As explained below, plaintiff's motion (Dkt. No. 6) for dismissal of affirmative defenses and for summary judgment is granted to the extent that the first and second affirmative defenses in the amended answer are dismissed, and is otherwise denied with leave to renew in accordance with this Memorandum-Decision and Order. Defendant's motion (Dkt. No. 16) for summary judgment is denied with leave to renew in accordance with this Memorandum-Decision and Order. Defendant's motion (Dkt. No. 22) for sanctions is denied without prejudice.
Plaintiff's complaint is based on section 3420(a)(2) of the New York Insurance Law. Section 3420(a)(2) requires all New York liability insurance policies to include a provision permitting a plaintiff who recovers judgment against the insured to maintain a direct action against the insurer if the insured does not satisfy the judgment within a specified time. It states:
(a) No policy or contract insuring against liability for injury to person... shall be issued or delivered in this state, unless it contains in substance the following provisions or provisions that are equally or more favorable to the insured and to judgment creditors ...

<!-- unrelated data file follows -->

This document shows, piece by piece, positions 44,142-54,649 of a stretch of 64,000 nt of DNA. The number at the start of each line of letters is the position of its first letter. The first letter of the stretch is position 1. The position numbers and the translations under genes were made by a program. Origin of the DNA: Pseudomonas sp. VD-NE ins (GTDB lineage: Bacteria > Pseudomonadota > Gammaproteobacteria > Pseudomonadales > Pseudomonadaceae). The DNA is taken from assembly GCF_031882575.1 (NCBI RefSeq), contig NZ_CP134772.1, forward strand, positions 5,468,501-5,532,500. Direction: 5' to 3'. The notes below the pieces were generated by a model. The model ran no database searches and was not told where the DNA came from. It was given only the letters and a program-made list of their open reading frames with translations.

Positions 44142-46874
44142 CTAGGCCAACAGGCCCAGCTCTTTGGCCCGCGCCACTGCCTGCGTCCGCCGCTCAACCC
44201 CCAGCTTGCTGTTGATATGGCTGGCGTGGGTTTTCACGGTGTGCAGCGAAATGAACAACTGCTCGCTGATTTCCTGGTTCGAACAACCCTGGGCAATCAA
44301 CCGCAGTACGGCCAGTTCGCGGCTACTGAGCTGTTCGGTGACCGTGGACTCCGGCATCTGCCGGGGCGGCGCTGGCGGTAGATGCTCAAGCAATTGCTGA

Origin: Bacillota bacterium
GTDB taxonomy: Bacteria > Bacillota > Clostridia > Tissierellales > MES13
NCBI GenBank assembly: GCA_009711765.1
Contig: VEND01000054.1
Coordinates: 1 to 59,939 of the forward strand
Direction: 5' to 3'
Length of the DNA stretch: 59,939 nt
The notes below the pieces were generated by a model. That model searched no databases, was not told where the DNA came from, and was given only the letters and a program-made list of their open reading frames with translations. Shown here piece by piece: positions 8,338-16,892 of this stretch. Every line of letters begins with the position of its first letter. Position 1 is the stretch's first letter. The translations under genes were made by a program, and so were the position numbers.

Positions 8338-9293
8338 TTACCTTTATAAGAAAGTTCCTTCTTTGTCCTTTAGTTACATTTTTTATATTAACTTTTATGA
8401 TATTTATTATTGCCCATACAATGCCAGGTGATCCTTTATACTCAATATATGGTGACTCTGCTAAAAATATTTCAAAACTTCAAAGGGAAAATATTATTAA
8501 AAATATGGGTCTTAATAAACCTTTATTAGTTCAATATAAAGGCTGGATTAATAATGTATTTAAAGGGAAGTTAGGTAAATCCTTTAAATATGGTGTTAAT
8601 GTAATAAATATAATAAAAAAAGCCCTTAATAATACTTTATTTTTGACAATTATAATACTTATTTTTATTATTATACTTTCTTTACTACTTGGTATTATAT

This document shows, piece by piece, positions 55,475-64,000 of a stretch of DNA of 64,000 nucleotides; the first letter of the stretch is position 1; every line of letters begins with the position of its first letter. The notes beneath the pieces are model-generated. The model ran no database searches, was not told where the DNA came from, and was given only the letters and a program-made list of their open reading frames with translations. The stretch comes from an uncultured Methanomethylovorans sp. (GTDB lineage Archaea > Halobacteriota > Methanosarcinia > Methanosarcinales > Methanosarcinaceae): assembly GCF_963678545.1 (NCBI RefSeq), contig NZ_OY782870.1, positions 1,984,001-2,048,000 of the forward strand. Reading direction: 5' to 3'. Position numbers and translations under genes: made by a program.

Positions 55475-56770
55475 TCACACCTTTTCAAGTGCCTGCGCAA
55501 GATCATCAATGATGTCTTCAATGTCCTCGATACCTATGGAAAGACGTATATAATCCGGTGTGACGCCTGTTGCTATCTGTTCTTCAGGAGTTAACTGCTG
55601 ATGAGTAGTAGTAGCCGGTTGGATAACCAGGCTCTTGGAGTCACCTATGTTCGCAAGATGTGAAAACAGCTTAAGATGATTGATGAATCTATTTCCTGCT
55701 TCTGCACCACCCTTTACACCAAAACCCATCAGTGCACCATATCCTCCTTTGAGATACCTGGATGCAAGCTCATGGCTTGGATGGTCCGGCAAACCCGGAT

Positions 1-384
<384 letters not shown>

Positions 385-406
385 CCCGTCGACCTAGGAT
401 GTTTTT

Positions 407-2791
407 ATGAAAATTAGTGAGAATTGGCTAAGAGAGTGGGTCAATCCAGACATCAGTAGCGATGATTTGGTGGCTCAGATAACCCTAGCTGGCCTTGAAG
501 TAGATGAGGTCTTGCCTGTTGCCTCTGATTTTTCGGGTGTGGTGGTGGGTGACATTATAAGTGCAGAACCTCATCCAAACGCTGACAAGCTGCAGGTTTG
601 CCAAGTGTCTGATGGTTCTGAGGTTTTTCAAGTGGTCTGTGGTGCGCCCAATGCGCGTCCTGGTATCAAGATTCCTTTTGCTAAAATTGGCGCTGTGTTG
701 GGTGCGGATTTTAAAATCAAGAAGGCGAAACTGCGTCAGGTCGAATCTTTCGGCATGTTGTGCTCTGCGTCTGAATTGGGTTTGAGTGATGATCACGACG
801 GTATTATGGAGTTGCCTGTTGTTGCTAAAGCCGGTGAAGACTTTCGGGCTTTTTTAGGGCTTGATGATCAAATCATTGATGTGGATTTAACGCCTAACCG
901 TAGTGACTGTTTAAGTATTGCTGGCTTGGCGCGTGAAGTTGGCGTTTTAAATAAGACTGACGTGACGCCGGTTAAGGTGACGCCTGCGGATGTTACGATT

(2) A provision that in case judgment against the insured or the insured's personal representative in an action brought to recover damages for injury sustained or loss or damage occasioned during the life of the policy or contract shall remain unsatisfied at the expiration of thirty days from the serving of notice of entry of judgment upon the attorney for the insured, or upon the insured, and upon the insurer, then an action may, except during a stay or limited stay of execution against the insured on such judgment, be maintained against the insurer under the terms of the policy or contract for the amount of such judgment not exceeding the amount of the applicable limit of coverage under such policy or contract.
Defendant argues that section 3420(a)(2) is preempted by the Liability Risk Retention Act ("LRRA"), 15 U.S.C. § 3901, et seq. As pertinent here, the LRRA "authorizes persons or businesses with similar or related liability exposure to form ... 'risk retention groups' for the purpose of self-insuring." Insurance Co. of State of Pa. v. Corcoran, 850 F.2d 88, 89 (2d Cir. 1988) (citing 15 U.S.C. § 3901(a)(4)). It further provides that, with enumerated exceptions, "a risk retention group is exempt from any State law, rule, regulation, or order to the extent that such law, rule, regulation, or order would ... make unlawful, or regulate, directly or indirectly, the operation of a risk retention group[.]" 15 U.S.C. § 3902(a)(1) ("section 3902(a)(1)"). At issue in this case is whether section 3420(a)(2) is preempted by section 3902(a)(1).